Allegheny County is considering a third voting machine that is neither recountable nor completely accessible. The League of Women Voters' standard for an acceptable machine to meet the requirements of the Help America Vote Act is that the machine be secure, accurate, recountable and accessible. None of the direct recording electronic machines available today meet that standard. The county's choices, the Diebold, Sequoia and now the ES&S machine, produce no visible record that the voter can check before casting a vote and that can be recounted in the case of a contested election.
The state has rejected the paper record formats available today because they either violate voter privacy or are not tamper-proof. According to the Disabilities Law Project, none of these machines are accessible to people with limited mobility. Machines that solve these problems are being developed, but are not available today.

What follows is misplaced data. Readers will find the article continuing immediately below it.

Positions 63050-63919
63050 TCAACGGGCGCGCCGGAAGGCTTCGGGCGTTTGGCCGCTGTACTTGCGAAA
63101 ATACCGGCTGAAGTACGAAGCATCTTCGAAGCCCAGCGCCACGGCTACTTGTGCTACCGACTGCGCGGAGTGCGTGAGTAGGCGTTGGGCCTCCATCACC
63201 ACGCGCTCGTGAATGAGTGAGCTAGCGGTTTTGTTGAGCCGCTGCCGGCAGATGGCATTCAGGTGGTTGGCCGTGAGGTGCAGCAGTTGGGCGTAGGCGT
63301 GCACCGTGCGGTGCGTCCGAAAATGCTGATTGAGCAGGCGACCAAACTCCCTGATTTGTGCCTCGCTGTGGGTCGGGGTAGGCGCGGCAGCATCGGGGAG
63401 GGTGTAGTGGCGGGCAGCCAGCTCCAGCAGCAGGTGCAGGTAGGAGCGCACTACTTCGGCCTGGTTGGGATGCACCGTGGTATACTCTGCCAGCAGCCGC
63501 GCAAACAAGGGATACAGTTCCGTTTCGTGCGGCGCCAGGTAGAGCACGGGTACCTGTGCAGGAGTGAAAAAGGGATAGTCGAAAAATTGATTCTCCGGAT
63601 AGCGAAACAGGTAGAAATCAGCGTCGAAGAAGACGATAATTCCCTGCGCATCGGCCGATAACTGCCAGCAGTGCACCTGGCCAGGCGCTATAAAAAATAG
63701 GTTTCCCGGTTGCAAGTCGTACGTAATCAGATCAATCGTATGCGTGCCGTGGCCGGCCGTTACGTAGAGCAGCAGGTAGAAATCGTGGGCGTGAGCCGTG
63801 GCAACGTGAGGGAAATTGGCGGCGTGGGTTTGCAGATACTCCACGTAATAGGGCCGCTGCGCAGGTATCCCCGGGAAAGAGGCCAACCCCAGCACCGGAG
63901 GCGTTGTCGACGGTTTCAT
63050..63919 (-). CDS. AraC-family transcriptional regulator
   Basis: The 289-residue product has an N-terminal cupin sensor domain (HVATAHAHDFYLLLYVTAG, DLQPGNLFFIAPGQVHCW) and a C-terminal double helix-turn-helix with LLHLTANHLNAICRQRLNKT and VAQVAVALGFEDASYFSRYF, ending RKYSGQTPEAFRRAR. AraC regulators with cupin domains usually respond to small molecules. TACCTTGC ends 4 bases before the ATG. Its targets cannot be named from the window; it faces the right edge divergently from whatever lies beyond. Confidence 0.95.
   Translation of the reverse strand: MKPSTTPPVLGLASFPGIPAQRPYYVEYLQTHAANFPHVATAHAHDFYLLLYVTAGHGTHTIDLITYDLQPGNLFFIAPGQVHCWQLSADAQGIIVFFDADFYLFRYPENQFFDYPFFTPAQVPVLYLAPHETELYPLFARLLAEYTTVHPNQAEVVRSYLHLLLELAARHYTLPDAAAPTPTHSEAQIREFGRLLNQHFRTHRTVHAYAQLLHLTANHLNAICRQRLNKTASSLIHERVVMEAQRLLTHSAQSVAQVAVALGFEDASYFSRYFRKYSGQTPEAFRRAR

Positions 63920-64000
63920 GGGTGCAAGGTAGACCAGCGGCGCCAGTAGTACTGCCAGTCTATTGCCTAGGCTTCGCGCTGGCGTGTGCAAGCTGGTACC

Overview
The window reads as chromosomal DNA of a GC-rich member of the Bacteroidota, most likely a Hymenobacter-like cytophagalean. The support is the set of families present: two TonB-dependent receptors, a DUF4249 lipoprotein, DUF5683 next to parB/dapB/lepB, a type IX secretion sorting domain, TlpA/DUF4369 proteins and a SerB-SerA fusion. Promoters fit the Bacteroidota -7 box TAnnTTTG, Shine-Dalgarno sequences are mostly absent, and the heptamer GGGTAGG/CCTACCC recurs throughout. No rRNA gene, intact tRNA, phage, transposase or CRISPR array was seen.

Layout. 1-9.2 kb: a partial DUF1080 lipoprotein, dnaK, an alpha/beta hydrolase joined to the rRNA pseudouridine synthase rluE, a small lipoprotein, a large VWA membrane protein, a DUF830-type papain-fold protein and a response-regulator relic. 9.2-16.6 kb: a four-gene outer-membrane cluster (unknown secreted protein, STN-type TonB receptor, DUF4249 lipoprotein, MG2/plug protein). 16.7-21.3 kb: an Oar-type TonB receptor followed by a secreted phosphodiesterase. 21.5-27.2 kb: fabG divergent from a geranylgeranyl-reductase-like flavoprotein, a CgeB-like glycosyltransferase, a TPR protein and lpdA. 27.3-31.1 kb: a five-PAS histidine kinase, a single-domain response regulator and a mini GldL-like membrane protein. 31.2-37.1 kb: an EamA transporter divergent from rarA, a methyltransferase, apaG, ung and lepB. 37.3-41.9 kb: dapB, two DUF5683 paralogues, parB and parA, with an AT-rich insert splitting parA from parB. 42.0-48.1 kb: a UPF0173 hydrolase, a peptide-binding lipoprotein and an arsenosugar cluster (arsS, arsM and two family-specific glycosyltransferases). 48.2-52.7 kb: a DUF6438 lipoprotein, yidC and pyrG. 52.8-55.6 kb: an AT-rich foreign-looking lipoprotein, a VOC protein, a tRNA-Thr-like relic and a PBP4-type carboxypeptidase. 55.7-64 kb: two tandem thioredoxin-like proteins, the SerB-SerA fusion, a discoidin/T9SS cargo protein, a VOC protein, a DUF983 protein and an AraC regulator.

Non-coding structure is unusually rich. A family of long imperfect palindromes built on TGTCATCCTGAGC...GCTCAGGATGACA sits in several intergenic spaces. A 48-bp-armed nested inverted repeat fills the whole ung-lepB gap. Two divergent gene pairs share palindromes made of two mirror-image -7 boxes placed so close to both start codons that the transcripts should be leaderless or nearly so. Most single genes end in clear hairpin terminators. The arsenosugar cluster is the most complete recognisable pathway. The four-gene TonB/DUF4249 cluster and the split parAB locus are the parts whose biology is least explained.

There are machines that meet the standard. They are fill-in-the-bubble optical scan machines that will remind you of taking high-school tests. They have a ballot-marking device that is accessible to the disabled. The marked paper ballot is a recountable paper record. Not the wave of the future perhaps, but serviceable.
County Council Member Jan Rea has introduced a resolution that would require the county to lease optical scan machines for use in primary and general elections in 2006 and 2007 to provide adequate time for the evaluation, certification and purchase of a new HAVA-compliant voting system for use in the May 2008 primary election and thereafter. The county executive should attempt to do that without waiting for council to pass the resolution, and our federal representatives should tell the Justice Department to cool it for a while so that adequate technology can be developed.
League of Women Voters of Greater Pittsburgh